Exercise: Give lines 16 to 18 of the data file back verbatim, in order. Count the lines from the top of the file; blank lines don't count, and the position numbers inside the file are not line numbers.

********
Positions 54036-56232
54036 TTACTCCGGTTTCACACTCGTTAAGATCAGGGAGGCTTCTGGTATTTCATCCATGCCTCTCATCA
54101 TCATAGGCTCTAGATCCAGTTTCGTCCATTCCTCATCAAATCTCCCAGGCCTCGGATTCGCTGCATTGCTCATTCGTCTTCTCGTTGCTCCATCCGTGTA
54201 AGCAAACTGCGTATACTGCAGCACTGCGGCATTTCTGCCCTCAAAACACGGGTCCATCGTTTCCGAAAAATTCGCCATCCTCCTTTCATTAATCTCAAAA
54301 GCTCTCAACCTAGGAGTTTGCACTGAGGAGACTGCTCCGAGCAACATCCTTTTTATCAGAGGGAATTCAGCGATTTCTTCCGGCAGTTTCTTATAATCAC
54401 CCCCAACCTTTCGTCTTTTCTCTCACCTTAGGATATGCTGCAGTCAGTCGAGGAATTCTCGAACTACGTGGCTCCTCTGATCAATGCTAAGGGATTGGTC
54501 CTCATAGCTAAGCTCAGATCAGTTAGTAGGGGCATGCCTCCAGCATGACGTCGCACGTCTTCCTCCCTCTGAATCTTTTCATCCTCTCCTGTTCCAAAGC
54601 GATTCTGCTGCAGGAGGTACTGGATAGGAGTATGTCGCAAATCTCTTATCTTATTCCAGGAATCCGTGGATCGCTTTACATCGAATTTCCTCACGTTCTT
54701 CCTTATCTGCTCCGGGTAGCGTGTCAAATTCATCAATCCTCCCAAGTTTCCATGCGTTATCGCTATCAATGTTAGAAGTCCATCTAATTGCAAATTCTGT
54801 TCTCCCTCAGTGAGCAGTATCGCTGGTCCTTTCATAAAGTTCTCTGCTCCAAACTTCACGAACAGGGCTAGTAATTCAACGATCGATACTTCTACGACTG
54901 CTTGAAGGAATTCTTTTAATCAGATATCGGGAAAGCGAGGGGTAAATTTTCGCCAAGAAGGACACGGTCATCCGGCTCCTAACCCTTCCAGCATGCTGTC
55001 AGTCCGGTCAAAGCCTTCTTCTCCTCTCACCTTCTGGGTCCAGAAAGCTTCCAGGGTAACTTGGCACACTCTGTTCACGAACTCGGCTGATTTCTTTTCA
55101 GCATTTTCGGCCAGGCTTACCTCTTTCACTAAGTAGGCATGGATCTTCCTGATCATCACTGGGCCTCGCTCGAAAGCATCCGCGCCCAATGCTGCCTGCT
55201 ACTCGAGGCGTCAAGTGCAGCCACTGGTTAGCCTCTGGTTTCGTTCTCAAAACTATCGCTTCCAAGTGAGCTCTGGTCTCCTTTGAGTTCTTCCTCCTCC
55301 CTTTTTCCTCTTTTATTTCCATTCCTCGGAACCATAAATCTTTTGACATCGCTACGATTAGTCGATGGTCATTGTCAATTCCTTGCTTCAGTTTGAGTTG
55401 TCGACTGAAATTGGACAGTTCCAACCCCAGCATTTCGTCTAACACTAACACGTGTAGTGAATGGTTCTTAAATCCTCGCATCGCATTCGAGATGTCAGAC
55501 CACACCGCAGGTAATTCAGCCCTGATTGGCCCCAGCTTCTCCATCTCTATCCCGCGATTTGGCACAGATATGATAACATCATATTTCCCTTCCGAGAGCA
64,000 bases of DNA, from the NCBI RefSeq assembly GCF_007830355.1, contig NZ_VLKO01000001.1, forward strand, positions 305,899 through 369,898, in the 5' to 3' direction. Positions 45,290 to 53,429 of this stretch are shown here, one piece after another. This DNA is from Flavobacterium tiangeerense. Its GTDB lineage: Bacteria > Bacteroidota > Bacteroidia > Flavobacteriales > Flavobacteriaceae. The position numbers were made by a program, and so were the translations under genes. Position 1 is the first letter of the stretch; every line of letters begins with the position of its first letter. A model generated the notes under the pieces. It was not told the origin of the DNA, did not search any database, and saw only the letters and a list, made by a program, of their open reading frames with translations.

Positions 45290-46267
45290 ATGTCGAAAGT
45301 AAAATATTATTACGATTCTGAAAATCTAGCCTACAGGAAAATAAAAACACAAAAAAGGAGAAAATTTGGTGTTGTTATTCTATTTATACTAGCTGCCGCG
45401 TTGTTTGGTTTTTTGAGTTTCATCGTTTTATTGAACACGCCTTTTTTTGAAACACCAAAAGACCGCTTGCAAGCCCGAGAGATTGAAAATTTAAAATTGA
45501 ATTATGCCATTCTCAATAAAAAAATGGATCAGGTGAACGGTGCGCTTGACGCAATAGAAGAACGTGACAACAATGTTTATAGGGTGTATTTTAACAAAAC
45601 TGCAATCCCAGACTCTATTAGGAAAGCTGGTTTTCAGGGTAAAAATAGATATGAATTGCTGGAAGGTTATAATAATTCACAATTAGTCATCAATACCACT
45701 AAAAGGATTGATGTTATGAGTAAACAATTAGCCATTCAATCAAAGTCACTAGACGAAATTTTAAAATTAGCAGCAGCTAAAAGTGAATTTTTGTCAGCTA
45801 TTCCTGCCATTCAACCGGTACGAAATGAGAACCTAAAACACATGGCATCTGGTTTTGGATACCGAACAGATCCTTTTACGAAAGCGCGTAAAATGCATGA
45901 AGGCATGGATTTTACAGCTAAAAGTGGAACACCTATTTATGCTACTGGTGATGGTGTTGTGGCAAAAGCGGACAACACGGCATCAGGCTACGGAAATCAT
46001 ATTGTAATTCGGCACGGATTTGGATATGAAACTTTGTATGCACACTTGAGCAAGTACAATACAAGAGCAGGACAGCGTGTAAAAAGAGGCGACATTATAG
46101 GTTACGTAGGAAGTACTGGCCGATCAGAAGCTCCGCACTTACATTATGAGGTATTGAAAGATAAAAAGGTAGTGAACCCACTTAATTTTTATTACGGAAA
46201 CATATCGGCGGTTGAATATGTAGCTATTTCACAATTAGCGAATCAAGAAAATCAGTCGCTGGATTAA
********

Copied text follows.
55401 TCGACTGAAATTGGACAGTTCCAACCCCAGCATTTCGTCTAACACTAACACGTGTAGTGAATGGTTCTTAAATCCTCGCATCGCATTCGAGATGTCAGAC
55501 CACACCGCAGGTAATTCAGCCCTGATTGGCCCCAGCTTCTCCATCTCTATCCCGCGATTTGGCACAGATATGATAACATCATATTTCCCTTCCGAGAGCA
64,000 bases of DNA, from the NCBI RefSeq assembly GCF_007830355.1, contig NZ_VLKO01000001.1, forward strand, positions 305,899 through 369,898, in the 5' to 3' direction. Positions 45,290 to 53,429 of this stretch are shown here, one piece after another. This DNA is from Flavobacterium tiangeerense. Its GTDB lineage: Bacteria > Bacteroidota > Bacteroidia > Flavobacteriales > Flavobacteriaceae. The position numbers were made by a program, and so were the translations under genes. Position 1 is the first letter of the stretch; every line of letters begins with the position of its first letter. A model generated the notes under the pieces. It was not told the origin of the DNA, did not search any database, and saw only the letters and a list, made by a program, of their open reading frames with translations.